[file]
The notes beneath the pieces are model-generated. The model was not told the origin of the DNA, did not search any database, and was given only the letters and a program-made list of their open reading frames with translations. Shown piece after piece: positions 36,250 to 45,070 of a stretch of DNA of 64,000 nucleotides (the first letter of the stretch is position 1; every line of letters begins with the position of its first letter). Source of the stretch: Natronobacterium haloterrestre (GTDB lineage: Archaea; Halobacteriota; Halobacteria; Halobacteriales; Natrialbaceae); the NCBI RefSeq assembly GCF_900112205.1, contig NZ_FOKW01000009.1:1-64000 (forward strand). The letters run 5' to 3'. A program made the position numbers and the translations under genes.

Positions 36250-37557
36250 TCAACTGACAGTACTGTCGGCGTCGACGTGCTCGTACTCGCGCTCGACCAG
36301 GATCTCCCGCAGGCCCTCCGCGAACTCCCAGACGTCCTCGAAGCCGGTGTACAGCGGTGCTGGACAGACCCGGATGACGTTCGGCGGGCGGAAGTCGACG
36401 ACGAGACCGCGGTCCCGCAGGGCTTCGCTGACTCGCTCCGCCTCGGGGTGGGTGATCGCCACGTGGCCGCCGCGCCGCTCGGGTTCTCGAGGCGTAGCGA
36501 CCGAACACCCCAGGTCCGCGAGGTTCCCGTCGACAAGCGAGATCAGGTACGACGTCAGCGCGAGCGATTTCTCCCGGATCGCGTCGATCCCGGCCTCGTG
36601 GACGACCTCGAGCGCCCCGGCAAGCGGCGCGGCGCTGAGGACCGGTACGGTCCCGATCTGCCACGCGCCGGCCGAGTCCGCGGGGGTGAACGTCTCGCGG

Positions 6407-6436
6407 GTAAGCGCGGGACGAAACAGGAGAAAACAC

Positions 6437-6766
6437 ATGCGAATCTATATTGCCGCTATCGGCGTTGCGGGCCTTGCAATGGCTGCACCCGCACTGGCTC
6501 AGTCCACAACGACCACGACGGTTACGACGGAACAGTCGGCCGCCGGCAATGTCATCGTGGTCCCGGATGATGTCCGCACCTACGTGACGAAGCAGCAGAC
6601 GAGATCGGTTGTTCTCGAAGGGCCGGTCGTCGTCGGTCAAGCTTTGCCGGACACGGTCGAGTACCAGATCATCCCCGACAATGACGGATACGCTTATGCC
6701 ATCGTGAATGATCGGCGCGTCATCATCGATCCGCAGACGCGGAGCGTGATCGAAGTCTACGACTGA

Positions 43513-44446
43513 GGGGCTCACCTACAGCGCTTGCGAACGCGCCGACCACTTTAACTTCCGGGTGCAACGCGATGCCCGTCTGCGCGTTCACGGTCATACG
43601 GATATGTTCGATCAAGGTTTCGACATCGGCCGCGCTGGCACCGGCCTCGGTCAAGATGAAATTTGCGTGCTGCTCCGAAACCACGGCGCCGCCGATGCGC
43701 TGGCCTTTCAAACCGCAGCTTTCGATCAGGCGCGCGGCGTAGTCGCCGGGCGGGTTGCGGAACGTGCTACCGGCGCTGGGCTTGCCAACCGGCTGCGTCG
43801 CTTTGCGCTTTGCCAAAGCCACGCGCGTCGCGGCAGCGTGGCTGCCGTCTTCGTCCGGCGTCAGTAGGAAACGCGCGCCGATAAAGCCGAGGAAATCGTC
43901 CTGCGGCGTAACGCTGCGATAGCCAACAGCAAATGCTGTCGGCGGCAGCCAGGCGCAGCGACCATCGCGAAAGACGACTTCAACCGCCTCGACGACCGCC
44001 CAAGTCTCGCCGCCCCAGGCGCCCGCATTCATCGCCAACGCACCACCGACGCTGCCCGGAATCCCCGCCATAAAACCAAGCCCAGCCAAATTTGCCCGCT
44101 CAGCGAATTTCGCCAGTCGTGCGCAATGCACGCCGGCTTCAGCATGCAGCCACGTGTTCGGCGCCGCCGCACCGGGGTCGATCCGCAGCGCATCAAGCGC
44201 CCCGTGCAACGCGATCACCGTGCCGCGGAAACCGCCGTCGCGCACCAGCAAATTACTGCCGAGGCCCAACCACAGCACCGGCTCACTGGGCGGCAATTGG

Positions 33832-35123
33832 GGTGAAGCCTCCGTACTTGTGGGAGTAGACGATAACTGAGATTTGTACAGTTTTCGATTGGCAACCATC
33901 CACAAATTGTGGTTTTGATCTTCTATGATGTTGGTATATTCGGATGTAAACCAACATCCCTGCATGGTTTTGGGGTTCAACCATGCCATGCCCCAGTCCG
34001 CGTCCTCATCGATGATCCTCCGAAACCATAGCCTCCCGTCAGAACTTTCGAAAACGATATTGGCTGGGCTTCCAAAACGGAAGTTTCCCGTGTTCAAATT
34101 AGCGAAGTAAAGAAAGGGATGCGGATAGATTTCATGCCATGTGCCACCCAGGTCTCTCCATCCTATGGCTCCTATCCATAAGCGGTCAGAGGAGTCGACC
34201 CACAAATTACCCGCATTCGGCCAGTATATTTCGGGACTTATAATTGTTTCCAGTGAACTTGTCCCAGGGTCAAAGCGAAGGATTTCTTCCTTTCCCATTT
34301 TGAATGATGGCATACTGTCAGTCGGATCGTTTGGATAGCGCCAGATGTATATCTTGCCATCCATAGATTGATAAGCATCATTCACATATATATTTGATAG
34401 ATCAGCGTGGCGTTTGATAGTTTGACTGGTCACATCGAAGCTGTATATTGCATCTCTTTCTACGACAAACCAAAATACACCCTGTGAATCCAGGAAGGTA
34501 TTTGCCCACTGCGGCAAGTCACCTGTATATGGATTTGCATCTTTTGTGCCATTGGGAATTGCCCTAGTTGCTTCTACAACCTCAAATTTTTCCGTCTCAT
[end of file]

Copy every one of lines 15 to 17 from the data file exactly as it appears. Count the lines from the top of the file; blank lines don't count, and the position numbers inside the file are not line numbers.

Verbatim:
Positions 43513-44446
43513 GGGGCTCACCTACAGCGCTTGCGAACGCGCCGACCACTTTAACTTCCGGGTGCAACGCGATGCCCGTCTGCGCGTTCACGGTCATACG
43601 GATATGTTCGATCAAGGTTTCGACATCGGCCGCGCTGGCACCGGCCTCGGTCAAGATGAAATTTGCGTGCTGCTCCGAAACCACGGCGCCGCCGATGCGC